Fort Malden National Historic Site offers a fascinating look into Canada’s military history including the War of 1812 and the Upper Canada Rebellion of 1837-38. Overlooking the Detroit River, this was the southern-most British outpost in North America when it was established in 1796. It was used by the British to defend the western frontier against the Americans and the place where Major General Sir Isaac Brock and Shawnee Chief Tecumseh formed a key alliance. It was occupied by the Americans from 1813-1815.

History

In the late 18th and 19th centuries, fortifications at Fort Malden witnessed and participated in important struggles that helped to define this country. The original fort was the headquarters for the Right Division of the British Army in Upper Canada during the war of 1812. This fort was destroyed by the British when they retreated in September, 1813. Americans occupied the ruins until July 1815. British troops were slow to rebuild the fort until 1820. Between 1820 and 1825, they built several buildings including the barracks, officer’s quarters, powder mag, latrines, cookhouses, and gunshed.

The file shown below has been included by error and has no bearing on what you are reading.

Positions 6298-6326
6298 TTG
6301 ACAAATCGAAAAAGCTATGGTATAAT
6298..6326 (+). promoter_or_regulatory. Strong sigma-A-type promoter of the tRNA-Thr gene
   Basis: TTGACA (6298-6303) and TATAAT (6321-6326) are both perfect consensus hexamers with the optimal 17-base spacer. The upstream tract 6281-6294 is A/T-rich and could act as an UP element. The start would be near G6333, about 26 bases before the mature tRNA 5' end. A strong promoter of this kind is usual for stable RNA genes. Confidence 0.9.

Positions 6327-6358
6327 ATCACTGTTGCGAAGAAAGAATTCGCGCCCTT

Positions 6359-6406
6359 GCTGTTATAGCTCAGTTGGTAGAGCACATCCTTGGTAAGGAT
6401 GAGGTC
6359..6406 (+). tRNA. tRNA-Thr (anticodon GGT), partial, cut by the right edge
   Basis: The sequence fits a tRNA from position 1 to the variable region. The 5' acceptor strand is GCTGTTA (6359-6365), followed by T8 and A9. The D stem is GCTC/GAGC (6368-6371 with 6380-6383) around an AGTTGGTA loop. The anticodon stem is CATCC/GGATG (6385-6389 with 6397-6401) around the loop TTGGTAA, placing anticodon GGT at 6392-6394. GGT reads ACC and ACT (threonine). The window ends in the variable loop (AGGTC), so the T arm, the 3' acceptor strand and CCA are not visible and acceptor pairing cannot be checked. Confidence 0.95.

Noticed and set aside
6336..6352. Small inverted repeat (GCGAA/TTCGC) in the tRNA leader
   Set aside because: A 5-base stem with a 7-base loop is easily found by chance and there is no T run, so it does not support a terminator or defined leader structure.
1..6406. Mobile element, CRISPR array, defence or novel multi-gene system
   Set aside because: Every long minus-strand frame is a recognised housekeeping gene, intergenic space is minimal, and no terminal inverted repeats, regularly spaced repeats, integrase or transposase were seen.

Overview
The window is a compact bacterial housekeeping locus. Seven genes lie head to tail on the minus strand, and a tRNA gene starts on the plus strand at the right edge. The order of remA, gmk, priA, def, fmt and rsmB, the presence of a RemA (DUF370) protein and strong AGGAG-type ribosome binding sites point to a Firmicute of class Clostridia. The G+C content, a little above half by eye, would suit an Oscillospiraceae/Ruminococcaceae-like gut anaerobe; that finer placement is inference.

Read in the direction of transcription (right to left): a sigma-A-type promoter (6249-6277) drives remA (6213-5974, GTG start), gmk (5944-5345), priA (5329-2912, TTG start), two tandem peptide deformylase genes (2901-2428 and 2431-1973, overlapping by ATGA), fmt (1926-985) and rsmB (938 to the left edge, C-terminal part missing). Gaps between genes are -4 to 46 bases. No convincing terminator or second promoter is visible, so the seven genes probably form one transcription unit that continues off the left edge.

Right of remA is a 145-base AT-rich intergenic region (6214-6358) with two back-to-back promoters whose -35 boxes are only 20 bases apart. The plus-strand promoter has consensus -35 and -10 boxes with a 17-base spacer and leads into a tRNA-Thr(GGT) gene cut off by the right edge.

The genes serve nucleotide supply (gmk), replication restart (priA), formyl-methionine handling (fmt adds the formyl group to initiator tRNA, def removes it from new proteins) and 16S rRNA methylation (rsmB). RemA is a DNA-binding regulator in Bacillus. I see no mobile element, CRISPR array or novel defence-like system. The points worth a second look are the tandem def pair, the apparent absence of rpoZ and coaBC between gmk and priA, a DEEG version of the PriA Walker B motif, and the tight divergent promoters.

The British withdrew from the fort in 1836, but rushed back during the Upper Canadian Rebellion of 1837-38. The fort has been an army garrison, British Indian Department post, dockyard for the Upper Great Lakes, a lunatic asylum, and the place where Chief Tecumseh and British Major General Brock met to form an alliance.

Standing in the centre of the fort is a stunning piece of architecture constructed in 1861-1862. The Hough House is our museum, and it has been a home, a mill, and part of an asylum.

Bois Blanc Island Lighthouse and Blockhouse National Historic Site

Across the Detroit River from the fort is Bois Blanc Island Lighthouse National Historic Site, the entrance/gateway to the mouth of the Detroit River and access to the Upper Great Lakes. Constructed in 1836, the tall limestone lighthouse was the scene of an 1838 invasion by Canadian rebels and their American supporters. The wooden blockhouse was part of the defences of Fort Malden in 1839.

Amherstburg Navy Yard National Historic Site

Amherstburg Navy Yard is located near Fort Malden along the waterfront of the Detroit River. This British naval yard operated during the War of 1812, from 1796-1813. All of the ships used by the British Fleet on Lake Erie and Lake Huron were constructed here. The Lake Erie fleet was defeated by the Americans at the Battle of Lake Erie on September 10, 1813. Fort Amherstburg was burned and abandoned by the British in retreat and occupied by the Americans until 1815.